CAIRO: The US Ambassador to Egypt Margaret Scobey responded to leaked documents of embassy dispatches by the site Wikileaks Tuesday, saying that it did not represent official US foreign policy.
In what has been coined Cablegate, Wikileaks is publishing over 250,000 leaked documents purported to be dispatched from US embassies worldwide to the State Department in Washington DC.
Some of these cables originate from the US Embassy in Cairo, of which some are ostensibly penned by Scobey herself. They include details on meetings with top Egyptian officials, including President Hosni Mubarak and intelligence chief Omar Suleiman, who expound on a wide array of regional issues.
Choice pickings from the dispatches include Scobey’s alleged description of Mubarak’s hatred to Hamas, and “visceral hatred” for Iran, whom he described as “big fat liars.” There is also a scene setter penned for US Secretary of State Hilary Clinton ahead of a meeting with Foreign Minister Ahmed Aboul Gheit who was described as unwilling to discuss Egyptian failings.
In a press statement, Scobey said, “Whatever WikiLeaks’ motives are in publishing these documents, releasing them poses real risks to real people. We deeply regret the disclosure of information that was intended to be confidential. And we condemn it.
“Whatever controversy the purported diplomatic reports may cause, it is important to be clear that such reports do not represent a government’s final determination of official foreign policy. In the United States, they are just one of many elements that shape our policies, which are ultimately set by the President and the Secretary of State.”
When contacted by Daily News Egypt Tuesday, the Egyptian Foreign Ministry declined to comment and said that no statement had been released on the matter. The ministry also did not state when or whether there would be a response.
Clinton had responded on Monday to the leak, which has caused worldwide embarrassment for the US as it includes personal impressions of numerous foreign officials as well as quotes of their opinions on other nations.
“Our policy is a matter of public record, as reflected in our statements and our actions around the world,” she said, “So I think that this is well-understood in the diplomatic community as part of the give-and-take. And I would hope that we will be able to move beyond this and back to the business of working together on behalf of our common goals.”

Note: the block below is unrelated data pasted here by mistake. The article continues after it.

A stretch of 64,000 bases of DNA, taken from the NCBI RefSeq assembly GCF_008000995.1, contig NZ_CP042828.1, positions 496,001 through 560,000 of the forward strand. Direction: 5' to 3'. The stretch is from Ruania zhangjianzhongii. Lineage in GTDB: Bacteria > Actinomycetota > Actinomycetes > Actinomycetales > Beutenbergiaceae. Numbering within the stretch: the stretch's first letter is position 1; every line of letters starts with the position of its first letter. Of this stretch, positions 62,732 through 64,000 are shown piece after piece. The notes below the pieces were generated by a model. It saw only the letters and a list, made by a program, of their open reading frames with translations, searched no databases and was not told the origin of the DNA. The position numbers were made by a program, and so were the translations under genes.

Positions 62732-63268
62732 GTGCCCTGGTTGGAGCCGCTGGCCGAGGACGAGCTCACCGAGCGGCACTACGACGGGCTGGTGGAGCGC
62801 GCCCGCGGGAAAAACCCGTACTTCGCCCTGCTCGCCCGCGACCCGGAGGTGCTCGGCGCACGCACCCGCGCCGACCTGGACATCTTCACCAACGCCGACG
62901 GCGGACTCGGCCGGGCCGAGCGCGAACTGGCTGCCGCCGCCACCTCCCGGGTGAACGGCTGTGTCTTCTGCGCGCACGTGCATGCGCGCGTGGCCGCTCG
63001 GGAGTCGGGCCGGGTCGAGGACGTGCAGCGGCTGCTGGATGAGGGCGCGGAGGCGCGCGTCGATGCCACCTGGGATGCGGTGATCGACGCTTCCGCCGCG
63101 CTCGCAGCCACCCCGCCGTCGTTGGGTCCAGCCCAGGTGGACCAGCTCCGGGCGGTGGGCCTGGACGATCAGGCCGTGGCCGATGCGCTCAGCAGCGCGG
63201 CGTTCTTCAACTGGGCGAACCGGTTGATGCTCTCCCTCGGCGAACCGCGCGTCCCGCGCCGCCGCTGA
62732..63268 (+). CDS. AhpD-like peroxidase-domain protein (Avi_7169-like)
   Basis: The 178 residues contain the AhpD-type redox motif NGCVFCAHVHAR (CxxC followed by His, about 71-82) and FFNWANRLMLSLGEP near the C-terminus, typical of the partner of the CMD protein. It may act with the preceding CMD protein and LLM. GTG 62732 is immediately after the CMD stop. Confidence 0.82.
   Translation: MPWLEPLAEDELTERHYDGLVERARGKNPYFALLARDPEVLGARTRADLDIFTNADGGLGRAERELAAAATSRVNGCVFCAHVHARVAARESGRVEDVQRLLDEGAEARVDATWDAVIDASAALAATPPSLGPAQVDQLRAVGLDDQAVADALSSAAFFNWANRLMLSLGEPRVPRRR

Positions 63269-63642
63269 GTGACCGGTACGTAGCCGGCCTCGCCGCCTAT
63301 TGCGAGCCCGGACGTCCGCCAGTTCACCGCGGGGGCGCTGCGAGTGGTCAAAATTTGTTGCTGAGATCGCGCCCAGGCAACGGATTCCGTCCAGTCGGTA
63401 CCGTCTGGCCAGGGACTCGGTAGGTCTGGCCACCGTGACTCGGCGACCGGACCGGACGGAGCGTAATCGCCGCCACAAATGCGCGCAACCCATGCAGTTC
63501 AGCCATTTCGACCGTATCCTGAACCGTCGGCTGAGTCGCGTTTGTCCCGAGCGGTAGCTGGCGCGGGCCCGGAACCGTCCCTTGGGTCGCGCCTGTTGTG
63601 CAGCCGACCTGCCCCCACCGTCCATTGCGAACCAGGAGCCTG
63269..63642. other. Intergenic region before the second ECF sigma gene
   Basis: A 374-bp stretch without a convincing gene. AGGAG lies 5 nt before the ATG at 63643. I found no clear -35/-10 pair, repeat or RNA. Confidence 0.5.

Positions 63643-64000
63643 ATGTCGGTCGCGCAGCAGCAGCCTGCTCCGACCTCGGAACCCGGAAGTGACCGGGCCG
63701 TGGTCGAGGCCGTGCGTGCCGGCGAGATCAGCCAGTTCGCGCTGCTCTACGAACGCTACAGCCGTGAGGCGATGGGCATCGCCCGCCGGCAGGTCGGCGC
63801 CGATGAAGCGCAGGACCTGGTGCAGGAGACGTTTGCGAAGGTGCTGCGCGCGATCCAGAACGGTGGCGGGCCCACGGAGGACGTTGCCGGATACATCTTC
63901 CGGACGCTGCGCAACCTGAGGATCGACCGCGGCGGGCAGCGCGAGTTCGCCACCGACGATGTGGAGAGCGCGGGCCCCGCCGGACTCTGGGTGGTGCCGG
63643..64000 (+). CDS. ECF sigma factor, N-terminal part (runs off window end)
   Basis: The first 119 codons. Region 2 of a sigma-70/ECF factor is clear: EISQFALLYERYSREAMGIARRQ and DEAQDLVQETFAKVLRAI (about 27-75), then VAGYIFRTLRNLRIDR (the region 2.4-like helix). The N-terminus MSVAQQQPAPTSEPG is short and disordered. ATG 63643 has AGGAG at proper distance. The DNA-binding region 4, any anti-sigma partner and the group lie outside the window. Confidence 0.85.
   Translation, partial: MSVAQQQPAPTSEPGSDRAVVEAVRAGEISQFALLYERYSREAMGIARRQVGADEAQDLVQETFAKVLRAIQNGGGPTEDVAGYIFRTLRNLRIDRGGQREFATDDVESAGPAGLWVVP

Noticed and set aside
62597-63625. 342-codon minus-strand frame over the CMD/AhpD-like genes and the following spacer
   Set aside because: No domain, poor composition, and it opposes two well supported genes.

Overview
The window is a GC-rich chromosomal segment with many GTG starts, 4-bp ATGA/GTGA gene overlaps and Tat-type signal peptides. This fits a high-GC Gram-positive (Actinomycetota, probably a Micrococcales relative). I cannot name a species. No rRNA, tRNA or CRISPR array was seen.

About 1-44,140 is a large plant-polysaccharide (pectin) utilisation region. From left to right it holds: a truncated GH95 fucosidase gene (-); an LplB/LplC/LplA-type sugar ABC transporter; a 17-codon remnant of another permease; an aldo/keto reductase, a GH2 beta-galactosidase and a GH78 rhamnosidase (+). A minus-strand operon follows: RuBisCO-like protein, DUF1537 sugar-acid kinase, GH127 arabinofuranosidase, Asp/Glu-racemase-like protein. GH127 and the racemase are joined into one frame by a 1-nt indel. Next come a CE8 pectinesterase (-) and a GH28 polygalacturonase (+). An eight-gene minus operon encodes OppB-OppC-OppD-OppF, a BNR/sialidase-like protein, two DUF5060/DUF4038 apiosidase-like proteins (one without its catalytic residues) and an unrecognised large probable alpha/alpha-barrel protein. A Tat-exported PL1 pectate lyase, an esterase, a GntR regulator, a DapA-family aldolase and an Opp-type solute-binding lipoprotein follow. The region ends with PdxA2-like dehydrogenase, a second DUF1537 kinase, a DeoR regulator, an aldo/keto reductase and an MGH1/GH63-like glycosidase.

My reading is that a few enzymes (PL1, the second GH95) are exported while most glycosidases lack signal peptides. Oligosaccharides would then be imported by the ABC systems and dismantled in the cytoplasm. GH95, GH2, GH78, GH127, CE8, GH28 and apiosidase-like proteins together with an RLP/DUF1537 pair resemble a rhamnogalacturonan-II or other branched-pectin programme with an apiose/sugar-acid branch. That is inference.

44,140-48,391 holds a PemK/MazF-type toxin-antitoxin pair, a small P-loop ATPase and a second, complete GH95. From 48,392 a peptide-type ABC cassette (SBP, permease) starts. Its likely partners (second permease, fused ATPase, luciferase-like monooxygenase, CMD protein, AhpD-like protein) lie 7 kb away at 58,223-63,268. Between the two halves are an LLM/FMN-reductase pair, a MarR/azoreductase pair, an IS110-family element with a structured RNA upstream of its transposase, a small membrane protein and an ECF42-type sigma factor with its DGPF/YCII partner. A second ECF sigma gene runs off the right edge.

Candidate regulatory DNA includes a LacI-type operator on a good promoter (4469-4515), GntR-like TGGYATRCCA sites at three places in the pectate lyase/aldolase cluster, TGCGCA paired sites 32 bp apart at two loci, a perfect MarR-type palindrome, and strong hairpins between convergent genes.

A dispatch — with Scobey’s name written at the bottom — described a meeting between a Congressional Delegation headed by Representative Brian Baird with Mubarak, Suleiman and head of the policies committee of the National Democratic Party Gamal Mubarak on the margins of 2008’s World Economic Forum in Sharm El-Sheikh. The meeting took place on May 20 and Gamal Mubarak’s capacity for being there was described in the cable as the “presidential son.”
In this dispatch, President Mubarak allegedly advised the US that the way forward in Iraq was a dictatorship, as the Iraqi people were not suited for democracy. He said, “Strengthen the armed forces, relax your hold, and then you will have a coup. Then we will have a dictator, but a fair one. Forget democracy, the Iraqis are by their nature too tough.”
Again, Egyptian fears of Iranian influence in the region are apparent in the cable as Suleiman highlights their involvement in Iraq, Lebanon, the Gaza Strip and with Shia communities in the Gulf countries.
In the dispatch, Suleiman also bemoans the sometimes obstinate stance the US takes towards Egypt stating, “Your unilateral positions on economic aid are very difficult” but insists that Egypt wants to continue having a “very close” relationship with the US.
As for Gamal, whose presence in this meeting seems opaque, as he holds no executive post especially as he is quoted on regional issues, he tells the Congressional Delegation: “The battle lines are clearer for Egypt than ever before” on issues pertaining to the Middle East.
Asked by a US delegate his opinion of Syrian President Bashar Al-Assad, Gamal responds, “He understand the world better than his father” but was wary of opening Syria up politically or economically for fear of losing control.
Gamal Mubarak also discusses border issues regarding Egypt and Gaza, stating that the smuggling occurring in tunnels beneath the border was a “shared concern”
Egypt recruits agents to counter Iran
Another cable shows that Suleiman also told US top military commander Admiral Michael Mullen in a 2009 meeting that Iran had tried to recruit Bedouins to smuggle weapons into Hamas-controlled Gaza and that Egyptian security had rounded up a cell of Lebanon’s Iranian-backed Hezbollah, AFP reported.
“‘Iran must pay the price’ for its actions and not be allowed to interfere in regional affairs,” the US Cairo embassy cable dated April 30, 2009, quoted Suleiman as telling Mullen.
“If you want Egypt to cooperate with you on Iran, we will … it would take a big burden off our shoulders,” Suleiman is quoted as saying in the cable.
AFP reported that the intelligence chief also told Mullen: “’Egypt has started a confrontation with Hezbollah and Iran’ … [and] if they interfere in Egypt, Egypt will interfere in Iran,’ the cable said.
Suleiman reportedly added that the Egyptian General Intelligence Service had already begun recruiting agents in Iraq and Syria.
In a separate cable on a meeting with General David Petraeus, later in 2009, Suleiman accused Iran of supporting the opposition Muslim Brotherhood and the militant Gamaa Islamiya group.
“Suleiman stressed that Egypt suffers from Iranian interference, through its Hezbollah and Hamas proxies, and its support for Egyptian groups” like the Gamaa and the Brotherhood, said the cable dated July 14.
He told Petraeus, however, that Iran had “heeded” Egypt’s warning to stop interfering in the country.–Additional reporting by AFP.